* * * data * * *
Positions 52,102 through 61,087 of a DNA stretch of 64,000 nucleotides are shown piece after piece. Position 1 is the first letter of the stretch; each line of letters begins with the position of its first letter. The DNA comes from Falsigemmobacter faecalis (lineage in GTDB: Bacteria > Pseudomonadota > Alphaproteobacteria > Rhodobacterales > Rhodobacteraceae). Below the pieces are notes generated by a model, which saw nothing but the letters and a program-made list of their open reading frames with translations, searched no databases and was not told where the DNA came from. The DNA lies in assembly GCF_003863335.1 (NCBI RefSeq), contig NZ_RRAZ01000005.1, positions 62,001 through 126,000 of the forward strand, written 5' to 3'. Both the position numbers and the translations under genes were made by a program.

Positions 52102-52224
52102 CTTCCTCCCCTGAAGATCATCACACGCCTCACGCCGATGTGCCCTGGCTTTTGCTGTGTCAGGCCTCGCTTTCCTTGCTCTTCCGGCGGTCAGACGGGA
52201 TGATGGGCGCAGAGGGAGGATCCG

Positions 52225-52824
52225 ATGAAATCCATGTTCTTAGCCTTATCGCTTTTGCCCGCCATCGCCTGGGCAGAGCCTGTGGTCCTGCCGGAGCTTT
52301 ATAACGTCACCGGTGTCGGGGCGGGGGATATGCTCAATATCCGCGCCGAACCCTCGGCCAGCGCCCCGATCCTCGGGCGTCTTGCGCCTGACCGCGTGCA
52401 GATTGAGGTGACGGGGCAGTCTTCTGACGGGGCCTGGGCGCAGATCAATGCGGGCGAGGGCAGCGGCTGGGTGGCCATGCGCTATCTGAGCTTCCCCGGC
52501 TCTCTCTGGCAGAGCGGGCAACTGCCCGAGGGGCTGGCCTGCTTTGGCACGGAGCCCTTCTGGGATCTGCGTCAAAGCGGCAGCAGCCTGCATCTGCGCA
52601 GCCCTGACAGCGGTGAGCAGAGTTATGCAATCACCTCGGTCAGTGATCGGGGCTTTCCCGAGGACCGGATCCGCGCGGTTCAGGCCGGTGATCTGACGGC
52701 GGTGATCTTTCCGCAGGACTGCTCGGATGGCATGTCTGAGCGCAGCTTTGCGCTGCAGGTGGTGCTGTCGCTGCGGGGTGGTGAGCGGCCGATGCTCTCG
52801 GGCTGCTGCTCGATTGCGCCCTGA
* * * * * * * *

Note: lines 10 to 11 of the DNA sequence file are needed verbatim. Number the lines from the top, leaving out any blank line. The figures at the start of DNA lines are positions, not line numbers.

52601 GCCCTGACAGCGGTGAGCAGAGTTATGCAATCACCTCGGTCAGTGATCGGGGCTTTCCCGAGGACCGGATCCGCGCGGTTCAGGCCGGTGATCTGACGGC
52701 GGTGATCTTTCCGCAGGACTGCTCGGATGGCATGTCTGAGCGCAGCTTTGCGCTGCAGGTGGTGCTGTCGCTGCGGGGTGGTGAGCGGCCGATGCTCTCG